1. A person, who acts alone, or who conspires with another person

or persons, to injure, oppress, threaten, or intimidate or interfere

with any citizen in the free exercise or enjoyment of any right or

privilege secured to that person by the constitution or laws of the

state of Iowa or by the constitution or laws of the United States,

and assembles with one or more persons for the purpose of teaching or

being instructed in any technique or means capable of causing

property damage, bodily injury or death when the person or persons

intend to employ those techniques or means in furtherance of the

conspiracy, is on conviction, guilty of a class “D” felony.

A person intimidates or interferes with another person if the act

of the person results in any of the following:

a. Physical injury to the other person.

b. Physical damage to or destruction of the other person’s

property.

c. Communication in a manner, or action in a manner, intended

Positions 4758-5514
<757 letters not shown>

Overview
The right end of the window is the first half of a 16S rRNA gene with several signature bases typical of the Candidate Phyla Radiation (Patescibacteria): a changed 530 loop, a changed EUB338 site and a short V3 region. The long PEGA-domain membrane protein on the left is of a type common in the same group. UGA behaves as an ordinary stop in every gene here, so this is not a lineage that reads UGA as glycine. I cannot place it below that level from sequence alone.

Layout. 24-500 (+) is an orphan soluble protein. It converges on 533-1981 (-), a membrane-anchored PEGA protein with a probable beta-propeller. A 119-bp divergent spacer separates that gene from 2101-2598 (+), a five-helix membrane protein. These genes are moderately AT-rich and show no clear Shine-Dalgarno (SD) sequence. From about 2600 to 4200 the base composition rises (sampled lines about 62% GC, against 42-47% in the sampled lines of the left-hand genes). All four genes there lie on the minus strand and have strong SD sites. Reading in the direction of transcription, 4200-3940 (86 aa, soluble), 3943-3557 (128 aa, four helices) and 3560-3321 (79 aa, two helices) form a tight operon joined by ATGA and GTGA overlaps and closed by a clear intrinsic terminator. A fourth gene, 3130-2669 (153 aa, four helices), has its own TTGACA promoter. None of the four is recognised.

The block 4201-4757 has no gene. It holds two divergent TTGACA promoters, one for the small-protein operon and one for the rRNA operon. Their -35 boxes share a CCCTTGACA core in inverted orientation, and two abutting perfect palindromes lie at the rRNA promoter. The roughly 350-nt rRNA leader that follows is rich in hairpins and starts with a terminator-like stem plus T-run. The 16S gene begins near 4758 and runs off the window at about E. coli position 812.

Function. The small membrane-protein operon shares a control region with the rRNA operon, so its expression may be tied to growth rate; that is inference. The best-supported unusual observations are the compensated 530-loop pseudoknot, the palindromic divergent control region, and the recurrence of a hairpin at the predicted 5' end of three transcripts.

to result in either of the following:

(1) To place the other person in fear of physical contact which

will be injurious, insulting, or offensive, coupled with the apparent

ability to execute the act.

(2) To place the other person in fear of harm to the other

person’s property, or harm to the person or property of a third

person.

  1. This section does not make unlawful the teaching of any

technique in self-defense.

  1. This section does not make unlawful any activity of any of the

following officials or persons:

a. Law enforcement officials of this or any other

jurisdiction while engaged in the lawful performance of their

official duties.

b. Federal officials required to carry firearms while engaged

in the lawful performance of their official duties.